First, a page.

Opinion

A patch-up to keep it going

President Obama seems to understand Pakistan’s double game on terrorism, but is unwilling to deal with it upfront, at least not at this time.


Worlds apart in a divided city

Muslims, who used to live across Ahmedabad, are now increasingly flocking to ghettos, mostly along the city’s fringes.


A challenge to Indian federalism

The efforts of the Union government to divide Andhra Pradesh irrespective of the State legislature’s views, pose a grave danger to federalism and unity.


Slipping on onion prices

Given the inflation scenario, it is quite likely that the central bank will be forced to hike rates again, which is not good news for borrowers and the larger economy.


Engaging for a fair settlement

With each passing episode that requires it to take a tough decision on Sri Lanka — be it attending CHOGM or voting against the regime at the UNHRC — New Delhi must wonder why it has been drawn to a corner.


Keeping up with digital revolution and the NSA

The agents of our defence are revealed as security’s own worst enemies, thriving on their access to secrets.


Fading judicial independence

The 120th Amendment Bill 2013 deviates from its U.K. model in the essential requirement of freeing judicial appointments from the executive.


Catch-up in industrialisation

It was the visible hand of the state rather than the invisible hand of the market that helped the developing world catch up with the industrialised countries.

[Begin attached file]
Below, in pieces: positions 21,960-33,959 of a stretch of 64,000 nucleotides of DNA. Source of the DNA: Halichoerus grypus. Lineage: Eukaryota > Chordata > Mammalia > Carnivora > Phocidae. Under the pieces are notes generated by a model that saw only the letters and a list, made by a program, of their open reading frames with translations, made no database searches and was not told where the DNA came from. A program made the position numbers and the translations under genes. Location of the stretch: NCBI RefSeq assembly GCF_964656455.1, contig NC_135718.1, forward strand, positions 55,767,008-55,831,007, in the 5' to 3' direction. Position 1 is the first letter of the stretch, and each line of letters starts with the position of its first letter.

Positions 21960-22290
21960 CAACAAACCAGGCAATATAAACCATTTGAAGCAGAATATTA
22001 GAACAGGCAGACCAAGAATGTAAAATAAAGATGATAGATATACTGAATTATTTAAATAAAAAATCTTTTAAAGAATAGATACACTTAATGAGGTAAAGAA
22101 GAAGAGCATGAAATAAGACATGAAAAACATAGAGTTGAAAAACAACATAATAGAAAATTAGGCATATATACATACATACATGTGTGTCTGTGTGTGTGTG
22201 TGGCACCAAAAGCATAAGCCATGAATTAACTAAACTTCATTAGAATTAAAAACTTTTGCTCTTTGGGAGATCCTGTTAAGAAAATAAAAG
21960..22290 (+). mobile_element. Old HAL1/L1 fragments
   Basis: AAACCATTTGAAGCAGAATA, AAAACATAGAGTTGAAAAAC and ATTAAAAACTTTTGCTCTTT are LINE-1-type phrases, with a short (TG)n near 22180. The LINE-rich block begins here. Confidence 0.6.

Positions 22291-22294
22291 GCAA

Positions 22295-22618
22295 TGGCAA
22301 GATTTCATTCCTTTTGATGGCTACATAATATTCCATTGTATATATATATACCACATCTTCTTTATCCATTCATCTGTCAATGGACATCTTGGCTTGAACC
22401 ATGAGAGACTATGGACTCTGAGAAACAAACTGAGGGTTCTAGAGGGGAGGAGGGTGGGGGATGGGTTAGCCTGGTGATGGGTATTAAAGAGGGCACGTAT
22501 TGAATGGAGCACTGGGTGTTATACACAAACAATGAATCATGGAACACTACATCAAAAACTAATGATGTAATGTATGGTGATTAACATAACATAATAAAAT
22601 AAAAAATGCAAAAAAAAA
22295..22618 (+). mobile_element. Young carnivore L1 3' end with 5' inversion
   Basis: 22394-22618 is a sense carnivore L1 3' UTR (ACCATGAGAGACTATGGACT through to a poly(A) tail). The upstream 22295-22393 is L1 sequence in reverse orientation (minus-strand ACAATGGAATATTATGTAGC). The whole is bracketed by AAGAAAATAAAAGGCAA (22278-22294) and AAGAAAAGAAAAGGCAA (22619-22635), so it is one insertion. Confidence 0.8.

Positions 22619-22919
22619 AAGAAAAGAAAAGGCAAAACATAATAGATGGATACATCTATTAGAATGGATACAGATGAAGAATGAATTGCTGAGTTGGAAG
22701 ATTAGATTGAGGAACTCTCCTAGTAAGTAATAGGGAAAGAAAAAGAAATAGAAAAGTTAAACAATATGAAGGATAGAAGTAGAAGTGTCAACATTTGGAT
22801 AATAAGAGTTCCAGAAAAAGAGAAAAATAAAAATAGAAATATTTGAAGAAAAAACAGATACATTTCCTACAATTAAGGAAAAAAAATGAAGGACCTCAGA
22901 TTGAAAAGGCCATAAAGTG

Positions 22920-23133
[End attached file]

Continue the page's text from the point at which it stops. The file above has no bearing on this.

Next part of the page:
Cutting pollution and cancer

Mitigation of air pollution from key sources such as transport, coal-based power generation, industrial emissions, and cooking using biomass needs sustained policy action.


Beyond the border

With no clear understanding of how the other perceives the Line, and China preferring “status quo” along the boundary, the onus will be on India to seize the initiative.


Old roads, new highways

India and Pakistan must use the strong peace sentiment on both sides of the border to develop better trade ties.


The CBI and the bureaucrat

The investigative agency’s handling of the Parakh affair once again highlights the contentious subject of how it treats the civil services.


Al-Qaeda’s corridor through Syria

It is no longer the Free Syrian Army but the radical Islamic State of Iraq and al-Shams that is a serious threat to the Assad government.


Realpolitik plus principle

Wikileaked cables quote Arab leaders as saying Iran’s nuclear programme must be stopped by “all means available” and describing Iranian leaders in highly abusive terms.


Trying times for parliamentary system

The legislature is bypassed; interruptions are on the rise; answers to questions are unsatisfactory; and the political standards of members have deteriorated.


Choosing image over alliance

That the Congress and one of its potential allies, the Rashtriya Janata Dal, were among the first to see their members disqualified from Parliament following conviction in corruption cases is only incidental.


Abandoning hope, and now homeland

Feeling defeated by the latest tragic turn toward growing violence, repression and civil strife after the military ousted President Mohamed Morsi, many Egyptians want to emigrate.


To strike the right balance

There are lessons for the media and the Army in the reporting and dispensing of information on the Keran operations.


The war on migration can’t be won

Globalisation is often presented as a major threat to identity instead of being presented as a major opportunity for boosting cultural exchange and increasing our connections to the world and our creativity.


After the revelations, the reverberations

French outrage at the scale of NSA espionage is the latest in a series of aftershocks around the world triggered by Edward Snowden’s revelations about U.S. and British espionage that have shaken relations with their allies and partners.